This collaboration between Andrea Dale and Jeff Frost was a result of their time spent collecting artifacts from burn scars for Jeff’s multimedia project, California on Fire after the 2016 California Wildfire season. The project was presented in an art show for fire survivors as seen in the Netflix documentary series, Fire Chasers. 

It is a small scale installation comprised of two layers. It contains time lapse video footage of California wildfires visible through three bullet holes that pierce a mirror-polished stainless steel panel. Jeff’s time lapses of smoke, stars, and wildfires are viewed by the act of peering inside of the piece, while the viewer’s reflection in the mirror-polished stainless steel is still simultaneously within their sight. Andrea’s decision to use a gun as a tool for art stems from her desire to destroy the false illusion of perfection and the myopic sense of a disconnected self that permeates our culture. Because of the strength of stainless steel used in the work, Andrea chose an uncommon, large caliber weapon: a .44 magnum revolver. By breaking the lull of false security and separation from nature, we wish to replace it with a state of urgency in regards to climate change effects that exist now.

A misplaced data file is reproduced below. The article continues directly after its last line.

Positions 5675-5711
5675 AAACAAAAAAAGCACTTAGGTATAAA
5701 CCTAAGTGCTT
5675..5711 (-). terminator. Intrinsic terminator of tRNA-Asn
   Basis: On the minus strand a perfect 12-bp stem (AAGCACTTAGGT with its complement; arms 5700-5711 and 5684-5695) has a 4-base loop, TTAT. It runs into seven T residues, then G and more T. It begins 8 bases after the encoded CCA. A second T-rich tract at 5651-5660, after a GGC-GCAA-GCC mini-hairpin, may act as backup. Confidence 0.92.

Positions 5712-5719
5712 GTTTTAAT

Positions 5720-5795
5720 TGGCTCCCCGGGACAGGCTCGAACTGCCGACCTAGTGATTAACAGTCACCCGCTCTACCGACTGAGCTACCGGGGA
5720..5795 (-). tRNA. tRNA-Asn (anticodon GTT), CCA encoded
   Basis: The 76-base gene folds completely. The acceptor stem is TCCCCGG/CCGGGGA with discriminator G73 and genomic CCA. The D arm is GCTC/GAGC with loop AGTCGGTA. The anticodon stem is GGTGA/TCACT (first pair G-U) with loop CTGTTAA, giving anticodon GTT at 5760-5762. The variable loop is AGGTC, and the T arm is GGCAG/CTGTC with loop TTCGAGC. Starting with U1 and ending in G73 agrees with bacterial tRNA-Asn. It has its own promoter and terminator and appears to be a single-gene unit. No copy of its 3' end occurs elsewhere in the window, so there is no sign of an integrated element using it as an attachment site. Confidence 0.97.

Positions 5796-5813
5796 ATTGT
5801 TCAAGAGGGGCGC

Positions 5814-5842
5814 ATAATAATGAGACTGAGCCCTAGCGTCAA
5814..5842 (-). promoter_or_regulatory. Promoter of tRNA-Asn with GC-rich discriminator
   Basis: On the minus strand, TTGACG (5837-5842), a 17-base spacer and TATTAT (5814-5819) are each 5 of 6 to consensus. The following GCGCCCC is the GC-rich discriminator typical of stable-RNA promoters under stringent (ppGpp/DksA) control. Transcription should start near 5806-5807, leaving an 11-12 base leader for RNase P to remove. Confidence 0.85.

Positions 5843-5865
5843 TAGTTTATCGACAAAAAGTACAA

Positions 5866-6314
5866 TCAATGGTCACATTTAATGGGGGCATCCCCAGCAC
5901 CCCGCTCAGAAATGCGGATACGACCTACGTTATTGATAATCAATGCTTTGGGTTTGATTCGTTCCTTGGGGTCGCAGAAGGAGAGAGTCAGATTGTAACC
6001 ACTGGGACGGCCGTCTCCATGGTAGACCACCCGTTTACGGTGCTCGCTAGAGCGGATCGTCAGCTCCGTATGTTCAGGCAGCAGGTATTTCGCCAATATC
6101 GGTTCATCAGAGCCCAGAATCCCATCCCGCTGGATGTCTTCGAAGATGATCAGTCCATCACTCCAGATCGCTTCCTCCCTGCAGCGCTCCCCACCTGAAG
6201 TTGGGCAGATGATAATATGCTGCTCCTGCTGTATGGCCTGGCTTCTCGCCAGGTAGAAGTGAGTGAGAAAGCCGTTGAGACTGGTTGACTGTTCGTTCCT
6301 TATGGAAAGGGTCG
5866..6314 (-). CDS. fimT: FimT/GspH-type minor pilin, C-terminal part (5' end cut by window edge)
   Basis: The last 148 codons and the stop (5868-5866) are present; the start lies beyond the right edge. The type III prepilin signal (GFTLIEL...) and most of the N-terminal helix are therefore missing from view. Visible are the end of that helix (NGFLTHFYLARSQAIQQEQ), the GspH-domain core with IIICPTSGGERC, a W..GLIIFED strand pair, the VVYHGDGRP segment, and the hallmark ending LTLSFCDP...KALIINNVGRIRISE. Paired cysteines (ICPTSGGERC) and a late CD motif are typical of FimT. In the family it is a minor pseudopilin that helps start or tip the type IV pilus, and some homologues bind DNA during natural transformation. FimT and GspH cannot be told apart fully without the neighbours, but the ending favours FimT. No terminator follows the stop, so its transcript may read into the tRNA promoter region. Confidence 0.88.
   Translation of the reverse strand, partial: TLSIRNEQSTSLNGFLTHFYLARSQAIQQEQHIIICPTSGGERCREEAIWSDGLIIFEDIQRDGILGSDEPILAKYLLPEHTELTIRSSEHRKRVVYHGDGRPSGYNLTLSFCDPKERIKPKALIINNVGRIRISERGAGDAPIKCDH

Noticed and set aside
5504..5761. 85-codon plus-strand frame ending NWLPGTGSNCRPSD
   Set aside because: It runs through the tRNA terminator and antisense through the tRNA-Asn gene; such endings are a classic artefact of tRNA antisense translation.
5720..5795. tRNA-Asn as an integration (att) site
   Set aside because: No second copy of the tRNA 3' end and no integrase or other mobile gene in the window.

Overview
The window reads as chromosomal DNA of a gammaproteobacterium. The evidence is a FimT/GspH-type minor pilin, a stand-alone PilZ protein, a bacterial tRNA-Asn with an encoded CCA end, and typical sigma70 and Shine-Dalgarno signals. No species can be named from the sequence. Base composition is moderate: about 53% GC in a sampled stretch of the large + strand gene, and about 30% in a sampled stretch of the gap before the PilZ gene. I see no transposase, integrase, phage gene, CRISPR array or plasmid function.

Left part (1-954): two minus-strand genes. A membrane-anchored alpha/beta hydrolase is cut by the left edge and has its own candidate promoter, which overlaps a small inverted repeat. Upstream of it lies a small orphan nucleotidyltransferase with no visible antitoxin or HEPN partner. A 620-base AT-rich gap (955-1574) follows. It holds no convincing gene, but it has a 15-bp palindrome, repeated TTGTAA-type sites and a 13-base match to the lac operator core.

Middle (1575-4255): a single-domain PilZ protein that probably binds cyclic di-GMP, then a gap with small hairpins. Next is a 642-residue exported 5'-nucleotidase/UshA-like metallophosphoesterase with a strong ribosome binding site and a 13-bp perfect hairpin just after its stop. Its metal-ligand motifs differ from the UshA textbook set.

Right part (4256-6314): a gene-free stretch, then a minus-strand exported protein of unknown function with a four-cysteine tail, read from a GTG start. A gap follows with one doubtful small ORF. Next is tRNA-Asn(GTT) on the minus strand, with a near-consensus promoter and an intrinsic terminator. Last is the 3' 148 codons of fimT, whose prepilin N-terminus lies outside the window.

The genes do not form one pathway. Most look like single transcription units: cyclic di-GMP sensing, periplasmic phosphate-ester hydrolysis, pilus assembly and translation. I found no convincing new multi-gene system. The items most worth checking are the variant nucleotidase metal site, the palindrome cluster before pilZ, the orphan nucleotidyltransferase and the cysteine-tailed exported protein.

The modular panels and large white areas of this piece call to mind the famous White Paintings by Rauschenberg, but this project uses reflective, mirror-polished stainless steel panels instead of canvas in order to place the self-reflectiveness of selfie culture within the space of the piece. We are using minimalism, negative space, and reflective surfaces in order to foster inner reflection on the part of the viewer. Our goal is to place people inside of the artwork rather than allowing them to remain outside the artwork as a passive viewer. This then moves the view beyond the formalism that attracted them to the work. 

John McLaughlin’s hard edge abstraction paintings inform the aesthetic of this piece via the use of narrow vertical panels, which mimic the rigid taxonomies that confine us. Hard lines and negative space in this piece represent the gaps between political ideologies and religious beliefs that either support or deny the existence of human driven climate change. Parts of modern society generally behave as if we are exempt from the laws of nature because we have technology. We live in cities of concrete, steel and glass. As modern day humans, we seem to forget we are a part of nature, not separate from it. This work puts the viewer back into nature, and face to face with the laws that govern it.